Overview

What is epigenetic inheritance?

Epigenetic inheritance refers to the ability of the same genome to produce multiple distinct, yet stable, phenotypes, such as the various differentiated cell types in multicellular organisms. A straightforward example is that of inheritance of cell state, as the many distinct cell types in a multicellular organism are stably maintained – liver cells divide into two liver cells and not into a fibroblast and a neuron – despite these cell types all sharing essentially identical genomes. Decades of study have identified a variety of molecular mechanisms that are required for transmission of epigenetic information from one generation to the next. Our lab focuses on two broad areas of epigenetic regulation, described below.

Chromatin structure and function

Chromatin structure – the packaging of the genome into a repeating subunit known as the nucleosome – is a key player in cellular differentiation and cell state maintenance, and many genes identified in early genetic studies on D. melanogaster homeotic transformations were later revealed to be chromatin regulators. Chromatin architecture can affect gene regulation in many ways – access of most DNA-binding regulatory proteins to their target sites is broadly inhibited at nucleosome-occluded DNA sites, while the chemical state of the nucleosome can influence the targeting or activity of many other regulatory proteins – meaning that the chromatin landscape can act essentially as a “filter” that influences the readout of genomic information. Our lab studies the structure and function of the budding yeast genome, seeking to understand the rules underlying the folding of the genome, and the mechanistic basis for copying and/or re-establishing the genomic folding state every cell cycle.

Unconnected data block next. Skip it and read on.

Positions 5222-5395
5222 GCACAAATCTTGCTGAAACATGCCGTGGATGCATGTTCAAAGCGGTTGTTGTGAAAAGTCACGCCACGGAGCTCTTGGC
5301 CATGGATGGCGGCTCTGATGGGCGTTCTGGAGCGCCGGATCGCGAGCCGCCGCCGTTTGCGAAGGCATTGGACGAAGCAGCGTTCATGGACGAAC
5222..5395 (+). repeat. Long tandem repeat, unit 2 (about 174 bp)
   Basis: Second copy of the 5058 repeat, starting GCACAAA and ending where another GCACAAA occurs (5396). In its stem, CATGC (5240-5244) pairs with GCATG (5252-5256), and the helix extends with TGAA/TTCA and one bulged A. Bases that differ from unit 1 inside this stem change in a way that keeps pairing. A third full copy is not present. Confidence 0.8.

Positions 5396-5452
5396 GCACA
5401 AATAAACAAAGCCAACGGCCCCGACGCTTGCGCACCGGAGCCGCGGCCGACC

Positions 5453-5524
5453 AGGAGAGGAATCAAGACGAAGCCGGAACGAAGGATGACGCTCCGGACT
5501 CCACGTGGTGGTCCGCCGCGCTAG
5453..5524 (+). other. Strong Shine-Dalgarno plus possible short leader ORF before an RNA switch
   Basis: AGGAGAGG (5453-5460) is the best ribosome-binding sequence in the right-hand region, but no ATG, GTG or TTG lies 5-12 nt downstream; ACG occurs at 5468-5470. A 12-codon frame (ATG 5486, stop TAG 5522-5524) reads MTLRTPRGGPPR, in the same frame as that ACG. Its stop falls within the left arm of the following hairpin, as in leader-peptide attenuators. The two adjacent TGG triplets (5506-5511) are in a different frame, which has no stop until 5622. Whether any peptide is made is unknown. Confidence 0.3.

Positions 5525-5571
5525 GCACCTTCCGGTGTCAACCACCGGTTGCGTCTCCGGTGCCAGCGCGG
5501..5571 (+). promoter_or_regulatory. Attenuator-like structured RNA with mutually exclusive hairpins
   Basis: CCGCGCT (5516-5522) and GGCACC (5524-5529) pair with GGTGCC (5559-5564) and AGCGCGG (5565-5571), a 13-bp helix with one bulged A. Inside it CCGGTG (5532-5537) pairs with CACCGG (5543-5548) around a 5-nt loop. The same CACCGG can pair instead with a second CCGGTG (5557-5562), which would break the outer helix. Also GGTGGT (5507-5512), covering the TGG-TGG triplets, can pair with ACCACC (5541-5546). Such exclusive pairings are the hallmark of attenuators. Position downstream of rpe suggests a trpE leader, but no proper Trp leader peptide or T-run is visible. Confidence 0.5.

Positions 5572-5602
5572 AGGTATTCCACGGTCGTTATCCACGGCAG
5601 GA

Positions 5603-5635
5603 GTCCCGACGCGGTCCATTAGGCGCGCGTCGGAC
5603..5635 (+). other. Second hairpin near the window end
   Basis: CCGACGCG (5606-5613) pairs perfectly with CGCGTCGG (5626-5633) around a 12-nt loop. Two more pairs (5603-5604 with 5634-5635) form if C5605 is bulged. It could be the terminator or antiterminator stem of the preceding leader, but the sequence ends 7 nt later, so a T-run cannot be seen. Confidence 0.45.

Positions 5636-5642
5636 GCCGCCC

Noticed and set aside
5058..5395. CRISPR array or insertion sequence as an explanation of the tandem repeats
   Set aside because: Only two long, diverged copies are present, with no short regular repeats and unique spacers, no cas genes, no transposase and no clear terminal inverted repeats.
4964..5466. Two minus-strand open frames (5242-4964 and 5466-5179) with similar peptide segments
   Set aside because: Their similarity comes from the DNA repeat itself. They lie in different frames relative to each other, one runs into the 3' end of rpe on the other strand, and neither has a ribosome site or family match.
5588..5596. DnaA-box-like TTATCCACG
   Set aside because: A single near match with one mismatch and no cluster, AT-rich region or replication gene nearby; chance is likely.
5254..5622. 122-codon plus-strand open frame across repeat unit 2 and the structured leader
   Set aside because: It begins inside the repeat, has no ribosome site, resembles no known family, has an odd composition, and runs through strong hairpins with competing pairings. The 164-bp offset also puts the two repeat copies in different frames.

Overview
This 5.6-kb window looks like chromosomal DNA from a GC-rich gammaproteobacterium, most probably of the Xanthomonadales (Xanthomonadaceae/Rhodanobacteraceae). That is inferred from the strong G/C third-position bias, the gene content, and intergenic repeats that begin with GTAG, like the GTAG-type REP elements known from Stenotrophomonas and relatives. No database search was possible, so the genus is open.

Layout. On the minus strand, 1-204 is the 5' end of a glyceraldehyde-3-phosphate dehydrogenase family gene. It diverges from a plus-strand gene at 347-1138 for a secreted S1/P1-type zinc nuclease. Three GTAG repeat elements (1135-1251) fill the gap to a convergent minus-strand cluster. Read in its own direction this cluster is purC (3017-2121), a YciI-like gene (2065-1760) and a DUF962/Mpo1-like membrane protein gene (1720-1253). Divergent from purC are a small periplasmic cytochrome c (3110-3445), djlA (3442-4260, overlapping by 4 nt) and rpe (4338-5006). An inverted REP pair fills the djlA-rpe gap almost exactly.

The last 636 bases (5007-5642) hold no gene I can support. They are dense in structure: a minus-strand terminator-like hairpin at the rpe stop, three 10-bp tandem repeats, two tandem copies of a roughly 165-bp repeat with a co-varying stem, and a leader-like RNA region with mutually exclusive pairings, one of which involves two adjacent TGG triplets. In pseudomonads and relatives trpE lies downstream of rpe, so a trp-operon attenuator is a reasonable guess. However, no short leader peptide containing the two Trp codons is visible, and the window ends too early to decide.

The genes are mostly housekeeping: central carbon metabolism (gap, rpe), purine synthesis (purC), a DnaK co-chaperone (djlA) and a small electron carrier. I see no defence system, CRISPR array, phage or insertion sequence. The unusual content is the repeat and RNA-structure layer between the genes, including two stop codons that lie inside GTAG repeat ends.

Paternal effects in mammals

Not only is epigenetic information involved in cell fate determination and stability, but it is increasingly appreciated that epigenetic information in the germline can impact the phenotype of future generations. One implication of this is that it provides a potential basis by which the environment experienced in one generation could influence the phenotype in future generations. This idea, essentially a resurrection of the historical concept of “the inheritance of acquired characters”, has motivated us for over a decade to study whether paternal environmental conditions have any influence over the phenotype of offspring. We have established paternal effect model systems based on various dietary challenges, as well as nicotine exposure, and are actively investigating the mechanistic basis by which a father’s experiences affect his children. See here [RO1] for a lay summary of these ideas.